Philips targets DDR2 memory modules with new high-speed registers

Jan 10, 2005

Designed to optimize memory performance, family includes fastest registers on the market

As memory modules have evolved from slower single data rate (SDR) solutions to double data rate (DDR), the need for increasingly precise signal control has led to the increased use of registers. To address this design need, Royal Philips Electronics today announced a new family of high-speed registers for memory-intensive applications such as high-end servers and advanced computing. Optimized for DDR2 DIMM loads, the new registers maximize DDR2 registered memory module performance by precisely controlling the signals going to each DRAM on the module.

The memory module market is evolving toward the higher DDR2 speeds, a trend that requires registers to be optimized for speed and signal integrity. Many millions of DDR2 modules will be manufactured in 2005, and a significant percentage of them will be registered modules. Philips’ registers are ideal for customers who require advanced and reliable performance, as they offer the highest speeds available with 1.8ns maximum propagation delay time (tPD), thereby exceeding industry standards for improved margin and high-speed operation. Two of the new devices also feature a parity checking function for increased reliability. All of the new products support or exceed the DDR2 standard defined by the Joint Electronic Device Engineering Council (JEDEC), ensuring compatibility with memory solutions from all major manufacturers.

“By providing one of the fastest available single die solutions, as well as including innovative features such as the parity checking, Philips enables us to create sophisticated, high-density low-profile memory module solutions in a wide range of configurations,” said Ken Kledzik, executive vice president and CTO at Legacy Electronics Inc., a leading manufacturer of memory modules. “Many of these are high-speed, highly-packed modules that utilize up to 36 DDR2 SDRAMs and incorporate our patented Canopy™ technology.”

“As the performance requirements of workstations and servers increase, memory manufacturers need to develop solutions that operate at ever-faster speeds,” said Pierre-Yves Lesaicherre, general manager, Interface Products Business Line at Philips Semiconductors. “Designed to help computing companies and module makers meet this requirement, Philips’ new registers set the bar in terms of speed, signal integrity and feature innovation.”

All of the new devices are single die solutions, reducing the overall cost by avoiding hybrid assembly techniques and ensuring reliability. The products are available in either leaded or lead-free packaging in order to meet various customer requirements.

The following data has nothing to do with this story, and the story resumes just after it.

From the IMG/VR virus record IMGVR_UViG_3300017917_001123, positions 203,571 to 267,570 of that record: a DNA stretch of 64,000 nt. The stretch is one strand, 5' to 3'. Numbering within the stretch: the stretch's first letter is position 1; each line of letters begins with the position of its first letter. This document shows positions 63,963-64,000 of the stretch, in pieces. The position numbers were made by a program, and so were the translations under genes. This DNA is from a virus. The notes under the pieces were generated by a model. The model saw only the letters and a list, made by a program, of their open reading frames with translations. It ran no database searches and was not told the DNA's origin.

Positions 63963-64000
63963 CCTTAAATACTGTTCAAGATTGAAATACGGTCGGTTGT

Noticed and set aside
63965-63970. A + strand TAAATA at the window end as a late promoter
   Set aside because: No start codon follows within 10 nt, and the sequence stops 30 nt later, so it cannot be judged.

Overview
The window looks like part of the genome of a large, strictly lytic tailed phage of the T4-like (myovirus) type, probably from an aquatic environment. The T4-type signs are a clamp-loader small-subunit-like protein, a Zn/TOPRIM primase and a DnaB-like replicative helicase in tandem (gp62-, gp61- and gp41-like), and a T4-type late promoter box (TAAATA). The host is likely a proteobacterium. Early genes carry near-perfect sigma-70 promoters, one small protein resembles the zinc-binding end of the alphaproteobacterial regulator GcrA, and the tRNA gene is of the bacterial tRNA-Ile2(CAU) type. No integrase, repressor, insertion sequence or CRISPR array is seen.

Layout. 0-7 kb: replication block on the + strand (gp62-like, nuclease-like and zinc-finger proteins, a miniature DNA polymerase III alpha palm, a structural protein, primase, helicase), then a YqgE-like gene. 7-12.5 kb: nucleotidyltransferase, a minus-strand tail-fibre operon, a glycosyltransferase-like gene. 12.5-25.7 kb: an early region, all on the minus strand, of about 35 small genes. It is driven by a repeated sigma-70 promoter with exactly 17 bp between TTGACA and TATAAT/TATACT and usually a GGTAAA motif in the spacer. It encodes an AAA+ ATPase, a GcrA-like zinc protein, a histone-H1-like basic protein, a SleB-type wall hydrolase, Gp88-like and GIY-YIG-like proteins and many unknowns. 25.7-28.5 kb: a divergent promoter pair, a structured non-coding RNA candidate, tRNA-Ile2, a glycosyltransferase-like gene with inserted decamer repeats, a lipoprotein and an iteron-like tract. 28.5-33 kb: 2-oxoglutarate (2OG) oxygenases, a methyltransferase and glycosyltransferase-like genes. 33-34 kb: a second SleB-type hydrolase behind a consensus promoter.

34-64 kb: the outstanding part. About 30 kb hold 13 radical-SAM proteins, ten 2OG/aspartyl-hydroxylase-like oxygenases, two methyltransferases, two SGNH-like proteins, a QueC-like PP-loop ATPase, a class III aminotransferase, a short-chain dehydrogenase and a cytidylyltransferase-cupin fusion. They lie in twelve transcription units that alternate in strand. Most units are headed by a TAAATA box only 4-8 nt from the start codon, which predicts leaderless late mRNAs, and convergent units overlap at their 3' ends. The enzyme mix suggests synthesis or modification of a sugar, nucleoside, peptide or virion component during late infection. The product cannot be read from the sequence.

Explore further: Oculus unveils new prototype VR headset

add to favorites email to friend print save as pdf

Related Stories

Elpida Intros New 1 Gigabit DDR2 SDRAMs

Mar 07, 2006

Elpida Memory today announced the availability of its second-generation 1 Gigabit DDR2 SDRAMs and six memory modules based on the new devices.

Samsung Offers 8GB FB-DIMM for Servers

Dec 09, 2005

Samsung Electronics today announced a new 8GB server memory offering. Following the introduction of its 8GB Registered Dual In-line Memory Module (R-DIMM) in October, Samsung has now increased the density of ...

Recommended for you

Wireless sensor transmits tumor pressure

10 hours ago

The interstitial pressure inside a tumor is often remarkably high compared to normal tissues and is thought to impede the delivery of chemotherapeutic agents as well as decrease the effectiveness of radiation ...

Tim Cook puts personal touch on iPhone 6 launch

12 hours ago

Apple chief Tim Cook personally kicked off sales of the iPhone 6, joining in "selfies" and shaking hands with customers Friday outside the company's store near his Silicon Valley home.

Team improves solar-cell efficiency

Sep 19, 2014

New light has been shed on solar power generation using devices made with polymers, thanks to a collaboration between scientists in the University of Chicago's chemistry department, the Institute for Molecular ...

Calif. teachers fund to boost clean energy bets

Sep 19, 2014

The California State Teachers' Retirement System says it plans to increase its investments in clean energy and technology to $3.7 billion, from $1.4 billion, over the next five years.

User comments : 0